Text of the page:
I resolved to know nothing while I was with you except Jesus Christ, and him crucified
-- St. Paul, I Corinthians 2:2
I didn't want to gum up your comment boxes with a long reply so I posted a reply on my blog. To be brief, I think there is no reason for this. To me it is symbolic of the breakdown we are experiencing in society - and as the Pope pointed out, a disconnect from reason.
Do what you want to the human unborn, the elderly and the disabled. But whatever you do, do NOT be cruel to the hissing cockroach.
The really scary issue is that people can be so desparate for attention that they allow themselves to be exploited and degraded by performing a disgusting act for the entertainment of others who are already so exploited and degraded themselves that they apparently don't know any better and find such sideshows interesting. (Jerry Springer, anyone?) Wouldn't it be wonderful if people could get attention for doing thoughtful, intelligent, and compassionate acts instead? Am off to see what Deacon Jim has to say.Julia
Do you think they (PETA) has their ofices treated by an exterminator?
xbtThe objection to this as to much else that is happening in the world today is:THOU SHALT NOT CAUSE UNNECESSARY SUFFERING TO ANY SENTIENT BEING.'Sentient being' may be defined as any mind that can experience suffering. If in doubt whether the creature you are going to do things to possesses 'a mind that can experience suffering' , then err on the side of caution. If there's no need to inflict suffering or death then don't. If you need to kill a creature, then do it swiftly, as painlessly as you can, and without anger on your part. Do not get into the habit of killing anything for 'pleasure'. Litle boys who torture insects often move on to bigger things.
oI think this is like confessing to stealing a cookie. It isn't a mortal sin and never will be because the matter simply isn't serious enough (I think, but obviously Father Fox has the last word on that). Similarly, eating a cockroach is just not serious. Disgusting, yes. Serious? No. On the other hand, I hate roller coasters and suchlike anyway....
Jane Not serious enough? But thinking can makes it so.Stepping on an ant is not a sin. Killing an ant that's running up your arm may not be a sin.Torturing an ant by pulling its limbs out one by one is in Buddhism a grievous sin because no matter what the ant is or is not feeling, the pleasure of torturing by rejoicing in the ant's agony is corrupting the torturer's mind.
Well, apparently everyone's gross-o-meter is still in the green zone, so here goes my analysis:I agree one should not torment an animal, nor cause needless suffering.But I would make a distinction between higher and lower animals, based mainly on intuition and sense -- if you ask me to draw the line, and defend it, I can't do either very easily.As to eating cockroaches (which I find completely repulsive), I don't see "cruelty" in that, unless its merely that they die. Killing cockroaches seems a good thing to me (although i think these are "upscale" cockroaches, not those nasty things that we usually deal with), so the only issue is any torment -- and really, eating them would seem a pretty quick death. I may misread the deacon's point, but I take him to mean its wrong not so much because of any wrong to the bugs, but to ourselves -- and that is an interesting point, but hardly what PETA objects to.The Buddha makes a point: don't kill unless you have to. Fair enough. But, again, my gut says this doesn't apply to eating bugs; but it does to doing mean things to ants with a magnifying glass -- which I did one time, and felt awful about. Finally, I'd agree with Jane; munching on a roach (shudder) is not grave matter.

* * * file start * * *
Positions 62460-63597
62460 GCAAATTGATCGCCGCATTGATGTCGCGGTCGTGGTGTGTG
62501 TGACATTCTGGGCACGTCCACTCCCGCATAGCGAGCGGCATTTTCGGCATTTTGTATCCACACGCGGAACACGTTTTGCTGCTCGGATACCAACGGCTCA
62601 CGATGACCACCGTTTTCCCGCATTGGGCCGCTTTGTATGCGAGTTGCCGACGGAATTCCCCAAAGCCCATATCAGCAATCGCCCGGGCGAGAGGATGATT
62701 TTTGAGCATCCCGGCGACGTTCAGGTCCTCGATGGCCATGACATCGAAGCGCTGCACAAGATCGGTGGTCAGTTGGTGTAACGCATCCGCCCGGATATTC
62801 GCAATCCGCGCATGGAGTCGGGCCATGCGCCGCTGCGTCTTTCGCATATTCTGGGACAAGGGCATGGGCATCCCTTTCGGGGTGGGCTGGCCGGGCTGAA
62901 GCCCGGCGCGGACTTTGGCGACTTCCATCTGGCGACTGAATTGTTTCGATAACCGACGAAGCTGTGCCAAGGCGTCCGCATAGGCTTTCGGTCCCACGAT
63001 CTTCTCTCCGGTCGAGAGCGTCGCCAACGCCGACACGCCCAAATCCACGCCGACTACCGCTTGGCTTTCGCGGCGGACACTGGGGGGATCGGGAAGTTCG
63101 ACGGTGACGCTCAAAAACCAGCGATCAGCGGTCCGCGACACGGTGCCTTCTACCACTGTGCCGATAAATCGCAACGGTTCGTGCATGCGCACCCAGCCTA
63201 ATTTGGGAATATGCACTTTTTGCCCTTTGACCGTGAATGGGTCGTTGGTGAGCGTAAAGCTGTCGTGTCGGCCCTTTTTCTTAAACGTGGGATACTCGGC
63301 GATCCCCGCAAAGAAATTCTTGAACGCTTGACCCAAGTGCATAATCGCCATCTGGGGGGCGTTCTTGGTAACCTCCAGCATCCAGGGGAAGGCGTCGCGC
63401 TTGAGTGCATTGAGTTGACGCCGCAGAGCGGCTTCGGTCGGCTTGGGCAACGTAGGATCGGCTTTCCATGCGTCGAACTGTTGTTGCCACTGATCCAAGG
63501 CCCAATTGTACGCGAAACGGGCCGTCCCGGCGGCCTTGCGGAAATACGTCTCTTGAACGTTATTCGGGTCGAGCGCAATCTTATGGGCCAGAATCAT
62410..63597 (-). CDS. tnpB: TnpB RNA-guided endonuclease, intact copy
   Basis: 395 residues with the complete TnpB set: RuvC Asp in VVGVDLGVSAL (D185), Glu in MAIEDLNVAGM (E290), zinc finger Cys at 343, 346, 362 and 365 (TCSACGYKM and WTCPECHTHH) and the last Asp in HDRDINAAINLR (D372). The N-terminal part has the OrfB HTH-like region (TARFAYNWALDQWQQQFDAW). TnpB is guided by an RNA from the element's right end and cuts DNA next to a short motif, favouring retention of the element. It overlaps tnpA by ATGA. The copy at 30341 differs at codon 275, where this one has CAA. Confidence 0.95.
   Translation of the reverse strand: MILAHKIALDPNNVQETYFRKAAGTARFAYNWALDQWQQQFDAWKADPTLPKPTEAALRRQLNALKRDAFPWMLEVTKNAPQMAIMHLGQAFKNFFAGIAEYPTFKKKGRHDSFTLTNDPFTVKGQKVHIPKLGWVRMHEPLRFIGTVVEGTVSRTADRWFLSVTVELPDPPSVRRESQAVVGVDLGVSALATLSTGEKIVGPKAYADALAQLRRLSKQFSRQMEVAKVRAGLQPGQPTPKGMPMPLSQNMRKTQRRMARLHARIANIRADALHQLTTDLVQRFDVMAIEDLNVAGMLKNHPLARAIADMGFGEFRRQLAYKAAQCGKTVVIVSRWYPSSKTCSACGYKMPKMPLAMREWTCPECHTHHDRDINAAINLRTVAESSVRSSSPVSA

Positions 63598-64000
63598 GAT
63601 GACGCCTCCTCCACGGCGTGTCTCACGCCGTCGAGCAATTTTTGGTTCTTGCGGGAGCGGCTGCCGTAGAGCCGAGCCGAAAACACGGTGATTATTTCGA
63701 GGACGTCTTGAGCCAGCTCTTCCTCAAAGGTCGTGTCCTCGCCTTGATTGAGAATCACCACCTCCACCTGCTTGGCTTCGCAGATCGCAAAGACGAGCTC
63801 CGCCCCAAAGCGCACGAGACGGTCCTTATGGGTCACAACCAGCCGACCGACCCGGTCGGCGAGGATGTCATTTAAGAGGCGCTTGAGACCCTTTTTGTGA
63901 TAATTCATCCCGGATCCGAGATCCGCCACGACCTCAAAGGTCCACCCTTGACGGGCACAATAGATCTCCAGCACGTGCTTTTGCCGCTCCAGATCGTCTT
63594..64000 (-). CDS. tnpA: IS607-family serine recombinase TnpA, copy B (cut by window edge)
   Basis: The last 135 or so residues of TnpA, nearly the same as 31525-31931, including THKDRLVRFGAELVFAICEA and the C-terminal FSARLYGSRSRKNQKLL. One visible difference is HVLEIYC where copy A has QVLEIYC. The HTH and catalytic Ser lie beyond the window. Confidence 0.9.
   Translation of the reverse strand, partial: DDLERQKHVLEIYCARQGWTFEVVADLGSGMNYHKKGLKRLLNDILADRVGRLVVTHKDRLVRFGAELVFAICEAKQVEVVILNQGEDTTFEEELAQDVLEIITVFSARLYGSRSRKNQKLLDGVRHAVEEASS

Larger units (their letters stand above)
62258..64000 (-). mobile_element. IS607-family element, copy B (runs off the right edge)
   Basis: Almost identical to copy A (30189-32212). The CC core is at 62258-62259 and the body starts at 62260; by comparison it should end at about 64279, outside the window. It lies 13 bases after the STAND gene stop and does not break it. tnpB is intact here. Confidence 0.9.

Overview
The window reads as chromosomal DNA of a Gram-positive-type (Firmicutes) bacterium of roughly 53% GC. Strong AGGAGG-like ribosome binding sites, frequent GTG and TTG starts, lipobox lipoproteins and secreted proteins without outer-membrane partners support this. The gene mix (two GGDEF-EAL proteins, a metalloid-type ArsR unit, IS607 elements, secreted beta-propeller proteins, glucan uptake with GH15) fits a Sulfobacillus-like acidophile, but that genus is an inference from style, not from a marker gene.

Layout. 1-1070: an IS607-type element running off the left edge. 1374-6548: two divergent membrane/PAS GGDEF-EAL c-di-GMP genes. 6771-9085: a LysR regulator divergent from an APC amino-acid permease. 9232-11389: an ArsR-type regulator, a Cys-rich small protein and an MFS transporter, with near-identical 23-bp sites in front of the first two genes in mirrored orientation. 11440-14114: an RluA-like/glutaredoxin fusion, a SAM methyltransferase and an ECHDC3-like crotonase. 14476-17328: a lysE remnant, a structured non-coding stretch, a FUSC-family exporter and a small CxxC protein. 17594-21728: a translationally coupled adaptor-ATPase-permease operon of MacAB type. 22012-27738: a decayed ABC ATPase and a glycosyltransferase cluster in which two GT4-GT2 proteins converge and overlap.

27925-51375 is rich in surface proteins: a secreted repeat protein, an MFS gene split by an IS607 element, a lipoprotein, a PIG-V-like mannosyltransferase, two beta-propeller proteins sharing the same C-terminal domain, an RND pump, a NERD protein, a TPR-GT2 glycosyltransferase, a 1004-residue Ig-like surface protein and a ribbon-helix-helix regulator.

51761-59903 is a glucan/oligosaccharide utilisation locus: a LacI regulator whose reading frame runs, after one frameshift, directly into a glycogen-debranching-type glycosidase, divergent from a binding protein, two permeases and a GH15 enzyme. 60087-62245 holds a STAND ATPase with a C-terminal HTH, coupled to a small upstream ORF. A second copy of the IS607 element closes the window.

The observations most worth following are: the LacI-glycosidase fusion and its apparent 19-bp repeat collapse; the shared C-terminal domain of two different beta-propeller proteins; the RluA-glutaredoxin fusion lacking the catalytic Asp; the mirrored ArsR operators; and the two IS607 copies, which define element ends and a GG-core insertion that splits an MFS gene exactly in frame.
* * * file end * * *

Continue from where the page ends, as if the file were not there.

Where is John McCain and his buddies when we really need them?? surely this is covered by the Geneva guys somewhere.Another point. My uncle once told me about eating anything they could find while in a Jap POW camp and that included roaches. During the time of war, would eating roaches be viewed more favorably by Buddha?
Though many Buddhists are vegetarian, others are not. For example, it is impossible to get an adequate diet in the high plateaux of Tibet by eating the scanty vegetation. So animals are killed and eaten. That's OK because they are killed out of necessity and not out of anger, aggression or cruelty.However hunting animals for 'sport' rather than food, or protection of food (eg shooting wolves) would be regarded as a negative act. Intention is the key factor.In fact, even living as a vegetarian causes suffering to many animals resulting from plowing and harvesting. Bugs, young birds, moles and fieldmice etc are squashed and cut, though this is not the intention of the harvester.